The Un-Schedule for Writers

Welcome back to Motivational Monday.  Hope your writing is going well.

You know, I’ve always been a stubborn kinda gal.  (They used to tell me I came out of the womb, fighting.)  And because of my stubbornness, I tend to get crazy with To-Do Lists–as in, I can write them, but not stick to them and get things done.  How about you?

I’ve tried hundreds of suggestions, read at least ten books on the subject, and yet nothing has worked for me.  Until now.

I call it my Un-Schedule, and here’s how it works.  Down one side of the page I put all the things that go into my writing–novel, short story, nonfiction, editing, new ideas, blogging, writing in my journal, typing, networking, studying and misc.  That’s quite a lot of things, huh?  But as a writer, you know you have to wear at least some of those hats, so make your own list down one side of a page.

And here’s the place to think about how much time each of these things will take. (That was the hard part for me, because I never used to pay attention to time.)  I allot 1 1/2 hours for writing a short story, 1-1 1/2 hours for novel writing, 1/2 hour for journaling, 1 hour for editing, 1/2 hour for typing, 1/2 hour for blogging, etc.  That’s not 5-5 1/2 hours a day, though, since I don’t do every task every day–or even every week.

Across the top I write the days of the week–Sun. through Sat.  Then I get to work thinking about what needs to be done and when.  I know, for example, that I need a blog for these Motivational Mondays, so writing said blog goes under Friday, so I have time to edit and post it by its due date.

If I’m working on a novel, I give that at least five days during the week.  A short story may take one day of writing and one day of editing.  I journal every morning, so that’s a given.  Networking and New Ideas are fill-ins, but I make sure I include them every week.  Typing and Editing aren’t every week things, but I do those after I finish a novel, so there are some weeks when there’s only editing and typing and no novel writing.  Get the picture?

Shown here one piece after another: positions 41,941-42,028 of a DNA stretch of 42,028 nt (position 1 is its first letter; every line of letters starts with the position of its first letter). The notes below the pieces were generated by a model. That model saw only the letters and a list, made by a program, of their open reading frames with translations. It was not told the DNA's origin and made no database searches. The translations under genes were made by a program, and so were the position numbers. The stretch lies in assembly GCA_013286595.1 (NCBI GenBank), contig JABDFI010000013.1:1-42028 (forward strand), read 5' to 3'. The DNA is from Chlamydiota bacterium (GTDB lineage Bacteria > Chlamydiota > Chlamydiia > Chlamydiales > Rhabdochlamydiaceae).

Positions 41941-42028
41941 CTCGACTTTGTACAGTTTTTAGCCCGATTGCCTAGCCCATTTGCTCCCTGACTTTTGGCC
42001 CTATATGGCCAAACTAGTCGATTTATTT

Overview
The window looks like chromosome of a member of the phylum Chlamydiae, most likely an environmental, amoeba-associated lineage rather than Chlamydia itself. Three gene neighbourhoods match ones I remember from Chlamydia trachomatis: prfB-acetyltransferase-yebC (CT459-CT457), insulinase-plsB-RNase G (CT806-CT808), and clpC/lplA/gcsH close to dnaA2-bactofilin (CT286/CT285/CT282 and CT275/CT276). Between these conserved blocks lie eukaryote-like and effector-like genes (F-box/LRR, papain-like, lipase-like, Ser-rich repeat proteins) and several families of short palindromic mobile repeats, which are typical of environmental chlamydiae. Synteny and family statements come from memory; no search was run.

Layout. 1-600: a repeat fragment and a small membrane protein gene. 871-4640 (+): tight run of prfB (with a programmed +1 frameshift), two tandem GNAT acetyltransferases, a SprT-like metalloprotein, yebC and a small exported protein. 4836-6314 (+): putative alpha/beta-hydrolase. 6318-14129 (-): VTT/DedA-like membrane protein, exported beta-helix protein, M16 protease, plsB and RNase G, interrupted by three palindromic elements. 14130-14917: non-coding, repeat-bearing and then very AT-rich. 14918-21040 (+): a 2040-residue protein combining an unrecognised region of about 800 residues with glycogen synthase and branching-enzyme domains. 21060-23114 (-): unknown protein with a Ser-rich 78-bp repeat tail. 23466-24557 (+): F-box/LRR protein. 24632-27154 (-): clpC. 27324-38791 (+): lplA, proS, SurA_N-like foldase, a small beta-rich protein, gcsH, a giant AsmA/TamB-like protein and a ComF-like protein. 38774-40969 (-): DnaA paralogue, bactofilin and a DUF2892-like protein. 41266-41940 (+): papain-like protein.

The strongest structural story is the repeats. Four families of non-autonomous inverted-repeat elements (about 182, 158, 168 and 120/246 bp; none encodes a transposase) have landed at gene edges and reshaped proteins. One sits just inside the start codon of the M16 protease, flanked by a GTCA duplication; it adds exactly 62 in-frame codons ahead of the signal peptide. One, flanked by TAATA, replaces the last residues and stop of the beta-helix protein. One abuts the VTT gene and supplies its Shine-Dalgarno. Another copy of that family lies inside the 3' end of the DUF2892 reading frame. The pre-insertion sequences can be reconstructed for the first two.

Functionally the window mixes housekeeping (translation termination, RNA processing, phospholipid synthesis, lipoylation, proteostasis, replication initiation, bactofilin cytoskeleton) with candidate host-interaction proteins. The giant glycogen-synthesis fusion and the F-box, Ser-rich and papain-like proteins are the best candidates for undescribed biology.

Now fill in your own Un-Schedule.  Why do I call it that?  Well, I used to be able to schedule what times I did certain tasks, but since my husband is semi-retired, I don’t have whole days to do my writing tasks anymore.  What I don’t get done in the mornings, before he wakes up, is catch-as-catch-can throughout the day.  This is an Un-Schedule, because there are no specific hours on the chart–only how long each task should take.

Oddly enough, this is quite freeing.  If I don’t get my tasks for the day done, I know I’ll have to work on them after dinner.  I like to relax after dinner, so I do my best to get the work done before-hand.

Try this with your own writing tasks.  If you don’t feel you can make the chart, you might get a teacher’s planning calendar and use it, although they only have five days a week on them.  But look at one to see how it’s set up, and it’ll give you the idea of how to do yours.

This is a weird concept, I know, but if traditional “write every day calendars” haven’t worked for you, give this a try.  It might be just the motivation you need to get your butt in the chair and write/edit/etc.  (Leave a comment if you’re unclear about any of this.  Okay?  I’ll try to answer your questions.)

Happy Reading and Writing and Un-Scheduling to you all,


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